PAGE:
Summary 
In equilibrium statistical physics, the microcanonical ensemble is a distribution on the configuration space of the system where the energy is fixed, while the canonical ensemble is a distribution where the temperature is fixed. In standard textbooks it is claimed that these ensembles become equivalent in the thermodynamic limit, i.e., as the system size tends to infinity the fluctuations of the energy around it average value become negligible. While this is certainly true for many physical systems, it fails in systems that have longrange interactions. In recent work in the physics literature it has become apparent that complex networks are candidates for breaking of ensemble equivalence. The goal is to classify for which classes of complex networks this is indeed the case. The phenomenon is linked to possible nonconvexity of large deviation rate functions for the energy.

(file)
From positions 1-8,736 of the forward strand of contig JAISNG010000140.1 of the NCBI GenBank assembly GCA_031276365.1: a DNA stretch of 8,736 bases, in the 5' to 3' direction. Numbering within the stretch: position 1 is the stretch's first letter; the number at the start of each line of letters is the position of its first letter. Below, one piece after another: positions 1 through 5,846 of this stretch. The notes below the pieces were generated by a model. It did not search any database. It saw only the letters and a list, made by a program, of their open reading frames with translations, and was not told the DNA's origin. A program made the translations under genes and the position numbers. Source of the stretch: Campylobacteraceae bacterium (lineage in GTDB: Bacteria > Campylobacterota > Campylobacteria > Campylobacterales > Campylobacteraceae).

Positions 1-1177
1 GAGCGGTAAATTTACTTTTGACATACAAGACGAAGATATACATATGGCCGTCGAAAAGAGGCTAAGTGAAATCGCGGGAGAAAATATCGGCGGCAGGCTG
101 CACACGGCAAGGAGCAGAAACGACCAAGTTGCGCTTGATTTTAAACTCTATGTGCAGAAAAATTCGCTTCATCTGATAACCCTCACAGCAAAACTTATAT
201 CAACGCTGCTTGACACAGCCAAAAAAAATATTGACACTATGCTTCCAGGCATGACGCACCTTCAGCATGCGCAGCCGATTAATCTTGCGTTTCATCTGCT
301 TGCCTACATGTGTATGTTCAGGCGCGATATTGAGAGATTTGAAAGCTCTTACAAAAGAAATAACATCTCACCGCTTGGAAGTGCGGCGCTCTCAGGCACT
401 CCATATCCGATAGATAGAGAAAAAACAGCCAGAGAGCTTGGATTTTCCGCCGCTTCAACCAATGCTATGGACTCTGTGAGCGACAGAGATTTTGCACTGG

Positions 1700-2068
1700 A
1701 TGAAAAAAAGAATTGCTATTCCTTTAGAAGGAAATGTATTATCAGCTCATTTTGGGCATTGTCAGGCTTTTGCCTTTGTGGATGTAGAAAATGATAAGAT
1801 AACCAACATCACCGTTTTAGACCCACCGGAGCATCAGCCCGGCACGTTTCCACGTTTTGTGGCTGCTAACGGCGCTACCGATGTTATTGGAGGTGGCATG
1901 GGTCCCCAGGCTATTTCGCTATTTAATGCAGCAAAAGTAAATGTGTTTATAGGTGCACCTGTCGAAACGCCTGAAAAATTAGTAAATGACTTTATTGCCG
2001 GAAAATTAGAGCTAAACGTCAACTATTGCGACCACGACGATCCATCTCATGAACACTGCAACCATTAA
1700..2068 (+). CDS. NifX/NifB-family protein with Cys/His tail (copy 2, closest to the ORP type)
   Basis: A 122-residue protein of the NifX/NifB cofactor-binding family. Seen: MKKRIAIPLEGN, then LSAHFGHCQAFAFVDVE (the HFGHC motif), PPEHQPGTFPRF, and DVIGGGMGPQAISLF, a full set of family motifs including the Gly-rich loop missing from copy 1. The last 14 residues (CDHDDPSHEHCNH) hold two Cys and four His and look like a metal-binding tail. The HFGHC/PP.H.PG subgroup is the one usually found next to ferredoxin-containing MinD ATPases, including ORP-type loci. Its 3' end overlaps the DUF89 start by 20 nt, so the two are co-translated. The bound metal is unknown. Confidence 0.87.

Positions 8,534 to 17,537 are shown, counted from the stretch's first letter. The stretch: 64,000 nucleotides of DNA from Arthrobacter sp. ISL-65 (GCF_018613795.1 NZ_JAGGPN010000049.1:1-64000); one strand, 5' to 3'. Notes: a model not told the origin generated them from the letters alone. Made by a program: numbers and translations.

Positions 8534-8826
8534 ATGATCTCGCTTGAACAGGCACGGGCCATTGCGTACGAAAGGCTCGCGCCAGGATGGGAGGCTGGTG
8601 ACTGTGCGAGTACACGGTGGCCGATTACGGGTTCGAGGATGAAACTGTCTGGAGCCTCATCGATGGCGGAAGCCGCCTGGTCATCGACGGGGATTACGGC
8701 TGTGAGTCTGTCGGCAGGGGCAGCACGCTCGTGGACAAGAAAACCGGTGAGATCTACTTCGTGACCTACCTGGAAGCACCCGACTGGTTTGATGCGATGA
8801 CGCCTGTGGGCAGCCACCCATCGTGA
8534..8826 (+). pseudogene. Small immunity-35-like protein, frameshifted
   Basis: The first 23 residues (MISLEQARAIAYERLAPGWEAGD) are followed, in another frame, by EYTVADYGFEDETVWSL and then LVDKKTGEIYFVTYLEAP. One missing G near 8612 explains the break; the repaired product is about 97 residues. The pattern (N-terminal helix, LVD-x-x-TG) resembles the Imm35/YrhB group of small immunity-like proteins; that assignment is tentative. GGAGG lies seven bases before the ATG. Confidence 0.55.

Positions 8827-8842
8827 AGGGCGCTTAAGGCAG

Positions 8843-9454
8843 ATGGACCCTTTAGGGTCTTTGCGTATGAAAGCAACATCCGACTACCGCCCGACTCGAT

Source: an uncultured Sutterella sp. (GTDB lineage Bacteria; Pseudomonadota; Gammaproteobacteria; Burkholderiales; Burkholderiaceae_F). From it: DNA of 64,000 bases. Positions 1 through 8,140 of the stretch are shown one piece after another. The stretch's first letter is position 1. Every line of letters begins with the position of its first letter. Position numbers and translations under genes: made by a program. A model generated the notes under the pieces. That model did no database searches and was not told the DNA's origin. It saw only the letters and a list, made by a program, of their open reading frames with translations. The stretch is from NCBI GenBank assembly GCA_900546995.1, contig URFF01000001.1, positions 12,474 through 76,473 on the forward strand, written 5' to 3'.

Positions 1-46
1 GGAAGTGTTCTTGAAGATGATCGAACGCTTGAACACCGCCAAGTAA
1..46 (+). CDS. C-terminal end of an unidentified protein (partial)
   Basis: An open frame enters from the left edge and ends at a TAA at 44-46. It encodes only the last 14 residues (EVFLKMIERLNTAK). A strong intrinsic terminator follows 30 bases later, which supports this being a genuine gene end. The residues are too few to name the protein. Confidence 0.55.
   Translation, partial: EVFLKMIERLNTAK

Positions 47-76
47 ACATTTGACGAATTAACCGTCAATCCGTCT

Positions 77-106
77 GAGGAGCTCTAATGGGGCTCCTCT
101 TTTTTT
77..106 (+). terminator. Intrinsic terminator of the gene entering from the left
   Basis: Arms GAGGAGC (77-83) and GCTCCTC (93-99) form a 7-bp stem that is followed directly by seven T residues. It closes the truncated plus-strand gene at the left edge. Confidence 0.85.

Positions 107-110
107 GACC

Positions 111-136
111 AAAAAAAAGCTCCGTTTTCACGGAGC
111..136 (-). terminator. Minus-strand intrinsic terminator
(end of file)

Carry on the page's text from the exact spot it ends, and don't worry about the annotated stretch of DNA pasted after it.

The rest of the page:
Another line of thought is that the breaking of ensemble equivalence may be connected to dynamical GibbsnonGibbs transitions. Here, a system that is prepared in a Gibbs state and is subjected to a stochastic dynamics may no longer be Gibbs at a later time, i.e., it may lose Gibbsianness. At a later time it may or may not recover Gibbsianness. Several scenarios are possible. The GibbsnonGibbs crossover is known to be related to bifurcations in the minima of large deviation rate functions for trajectories of physical quantities like energy. It would be interesting to see whether there is a link with the breaking of ensemble equivalence especially for complex networks.

Supervisors  Diego Garlaschelli (UL), Frank den Hollander (UL) 
PhD Student  Andrea Roccaverde 
Location  Leiden University (UL)